So, what if you want to run jenkins locally on a mac? What if you want it to build from a private github repository, and you want it to use its own private key? And you’re on a mac?
First, you need to get jenkins. On my homebrew-enabled mac, I ran
brew install jenkins. Without homebrew, you can just download the latest war file. (You will need java 6 to run jenkins.) Homebrew provides a plist for launching jenkins when you log in. If that’s adequate, then you can stop reading.
The first 1000 people who click the link will get 2 free months of Skillshare Premium: This video was sponsored by Skillsha. Homebrew ships with a whole bunch of commands that don’t show up in brew -help. You can see a list of them in the Homebrew git repo. Each file is named like brew-COMMAND, and you run them with brew command. I recommend brew beer. What’s next If you liked this, I recommend reading through Homebrew’s Tips and Tricks.
Brew Jenkins County
Create a service account
Next you need to create a user to run jenkins. This is the most challenging part of the process. (I used a script from a pastebin as reference.) Here’s what I did:
Before I ran through that, I did check that the ids were available. You can search for users with
dscl . -search /Users uid 600 and groups with
dscl . -search /Groups gid 600.
Also, I don’t think the uid and gid need to be the same, but most of the builtin service accounts (e.g. jabber) are, so I just went along with it.
Create the daemon
Mac OS uses launchd to control daemons and agents. It’s pretty easy to create a launch daemon. Create the file
/Library/LaunchDaemons/org.jenkins-ci.plist with the following content, based on the plist from the homebrew jenkins formula. You may need to update the version number in the ProgramArguments.
I think I had to load the daemon (
sudo launchctl load /Library/LaunchDaemons/org.jenkins-ci.plist). Rebooting should work, too.
Create an ssh key
Like I said, I wanted jenkins to have its own ssh identity. This is fairly easy:
sudo -u jenkins ssh-keygen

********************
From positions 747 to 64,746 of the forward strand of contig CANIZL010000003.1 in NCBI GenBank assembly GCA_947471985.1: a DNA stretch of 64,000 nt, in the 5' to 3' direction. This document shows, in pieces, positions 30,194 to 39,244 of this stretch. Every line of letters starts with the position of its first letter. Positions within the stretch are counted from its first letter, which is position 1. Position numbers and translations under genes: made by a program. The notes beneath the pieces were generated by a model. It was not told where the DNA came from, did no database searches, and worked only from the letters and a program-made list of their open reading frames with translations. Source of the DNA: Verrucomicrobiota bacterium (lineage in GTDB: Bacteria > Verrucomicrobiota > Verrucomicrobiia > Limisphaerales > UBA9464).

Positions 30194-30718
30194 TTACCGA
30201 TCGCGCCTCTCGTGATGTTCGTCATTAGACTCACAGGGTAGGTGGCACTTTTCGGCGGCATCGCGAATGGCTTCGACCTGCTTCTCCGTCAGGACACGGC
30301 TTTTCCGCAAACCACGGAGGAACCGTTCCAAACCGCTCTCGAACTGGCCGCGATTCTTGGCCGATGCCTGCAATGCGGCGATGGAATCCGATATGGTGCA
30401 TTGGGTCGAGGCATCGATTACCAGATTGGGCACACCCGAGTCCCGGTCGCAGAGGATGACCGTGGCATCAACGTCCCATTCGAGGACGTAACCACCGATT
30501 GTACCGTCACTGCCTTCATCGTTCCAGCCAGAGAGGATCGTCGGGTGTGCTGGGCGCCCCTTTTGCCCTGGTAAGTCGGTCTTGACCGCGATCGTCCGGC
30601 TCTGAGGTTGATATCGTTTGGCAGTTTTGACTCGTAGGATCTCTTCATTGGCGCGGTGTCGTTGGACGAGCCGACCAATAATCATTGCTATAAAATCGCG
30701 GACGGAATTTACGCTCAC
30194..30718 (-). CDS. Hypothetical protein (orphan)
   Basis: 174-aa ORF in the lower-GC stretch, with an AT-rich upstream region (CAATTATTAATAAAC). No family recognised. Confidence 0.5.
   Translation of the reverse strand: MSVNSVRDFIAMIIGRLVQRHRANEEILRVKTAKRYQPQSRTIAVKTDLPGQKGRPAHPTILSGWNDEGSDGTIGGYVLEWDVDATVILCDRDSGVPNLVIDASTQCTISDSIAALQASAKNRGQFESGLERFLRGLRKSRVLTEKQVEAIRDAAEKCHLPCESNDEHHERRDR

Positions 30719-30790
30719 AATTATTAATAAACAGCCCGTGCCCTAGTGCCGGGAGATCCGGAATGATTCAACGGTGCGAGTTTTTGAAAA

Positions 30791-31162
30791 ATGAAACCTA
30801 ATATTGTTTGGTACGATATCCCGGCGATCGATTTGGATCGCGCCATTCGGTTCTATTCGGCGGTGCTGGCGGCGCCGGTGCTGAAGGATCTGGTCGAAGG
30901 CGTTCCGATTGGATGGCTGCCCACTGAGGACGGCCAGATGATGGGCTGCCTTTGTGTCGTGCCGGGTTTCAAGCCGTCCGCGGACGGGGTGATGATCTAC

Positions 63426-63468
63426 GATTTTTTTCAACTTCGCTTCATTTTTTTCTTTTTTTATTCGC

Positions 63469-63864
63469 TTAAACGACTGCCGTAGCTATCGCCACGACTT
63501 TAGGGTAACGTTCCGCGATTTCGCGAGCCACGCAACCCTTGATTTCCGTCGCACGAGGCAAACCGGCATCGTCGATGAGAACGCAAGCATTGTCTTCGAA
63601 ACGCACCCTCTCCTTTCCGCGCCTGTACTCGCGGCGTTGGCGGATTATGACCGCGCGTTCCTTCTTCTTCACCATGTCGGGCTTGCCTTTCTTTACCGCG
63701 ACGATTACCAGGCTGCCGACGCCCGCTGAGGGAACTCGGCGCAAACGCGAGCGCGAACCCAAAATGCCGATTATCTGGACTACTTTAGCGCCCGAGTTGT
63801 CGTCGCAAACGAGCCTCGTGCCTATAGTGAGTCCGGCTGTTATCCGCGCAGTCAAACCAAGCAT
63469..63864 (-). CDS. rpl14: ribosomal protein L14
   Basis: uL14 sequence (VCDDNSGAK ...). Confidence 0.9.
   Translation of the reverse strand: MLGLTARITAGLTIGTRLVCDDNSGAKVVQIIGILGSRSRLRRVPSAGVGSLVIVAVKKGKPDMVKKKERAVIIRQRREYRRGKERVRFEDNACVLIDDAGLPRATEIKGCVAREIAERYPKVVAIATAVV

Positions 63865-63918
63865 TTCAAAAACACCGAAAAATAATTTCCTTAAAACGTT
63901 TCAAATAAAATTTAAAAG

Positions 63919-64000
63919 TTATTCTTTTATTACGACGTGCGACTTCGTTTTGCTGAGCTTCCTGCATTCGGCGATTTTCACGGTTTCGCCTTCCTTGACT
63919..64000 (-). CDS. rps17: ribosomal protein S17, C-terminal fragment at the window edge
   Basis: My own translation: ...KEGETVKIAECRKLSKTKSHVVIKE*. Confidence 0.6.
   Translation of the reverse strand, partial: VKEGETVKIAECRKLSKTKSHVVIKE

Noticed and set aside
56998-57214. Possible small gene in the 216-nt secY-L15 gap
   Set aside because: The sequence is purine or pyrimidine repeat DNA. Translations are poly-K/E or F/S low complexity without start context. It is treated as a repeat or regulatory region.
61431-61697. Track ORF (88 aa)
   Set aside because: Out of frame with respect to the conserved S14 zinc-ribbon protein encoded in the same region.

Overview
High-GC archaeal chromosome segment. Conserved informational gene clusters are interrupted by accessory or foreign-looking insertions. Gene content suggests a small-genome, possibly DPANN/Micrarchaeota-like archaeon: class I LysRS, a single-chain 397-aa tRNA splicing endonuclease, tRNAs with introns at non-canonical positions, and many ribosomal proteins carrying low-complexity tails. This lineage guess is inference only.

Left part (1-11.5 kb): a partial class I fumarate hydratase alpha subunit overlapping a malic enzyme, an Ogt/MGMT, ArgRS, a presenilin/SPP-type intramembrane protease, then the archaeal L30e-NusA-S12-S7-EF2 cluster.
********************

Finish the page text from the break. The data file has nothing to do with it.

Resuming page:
The new key is in
/var/jenkins/.ssh/id_rsa.pub and can be copied to github, or wherever you have your source code.
Set up a build
Now you need to configure jenkins. Open http://localhost:8080/, click “Manage Jenkins”, “Manage Plugins”, then “Available”. I installed the git and github plugins. The git plugin gives you basic git functionality. The github plugin gives you links from the build info pages to github commit pages. After the install is complete, click the “Schedule a restart” button.
After jenkins restarts, configure git. From the “Manage Jenkins” page, “Configure System” and make sure the path for git is right. (It wasn’t for me:
/usr/bin/git is the default, but homebrew put it in
Brew Jenkins Config
Now, you can create your project. The rest of this post is a description of how I set up the build for my rails 3.0 project.
Click “New Job” in the menu on the left. Choose the “free-style” option. On the configuration page, set the github url prefix (e.g.
https://github.com/user/project). Set the source code as git, with the repo url (e.g.
[email protected]:user/project.git; if your url starts with git:// or http://, then you probably don’t need to do the ssh key stuff earlier). I set branches to build to “master”, but leaving it blank is sometimes useful. I chose to Poll SCM, with a schedule of “* * * * *”, though I didn’t set that up until after I had the build mechanics set up right.
The only build step is to execute a shell. Here’s what I’m using. There are a few things to note here. I’m using a system-installed rvm, so all the ruby commands are run through it. Jenkins can collect JUnit test results and produce some trend graphs, so I use the ci_reporter gem’s
ci:setup:testunit to format the results JUnit-style.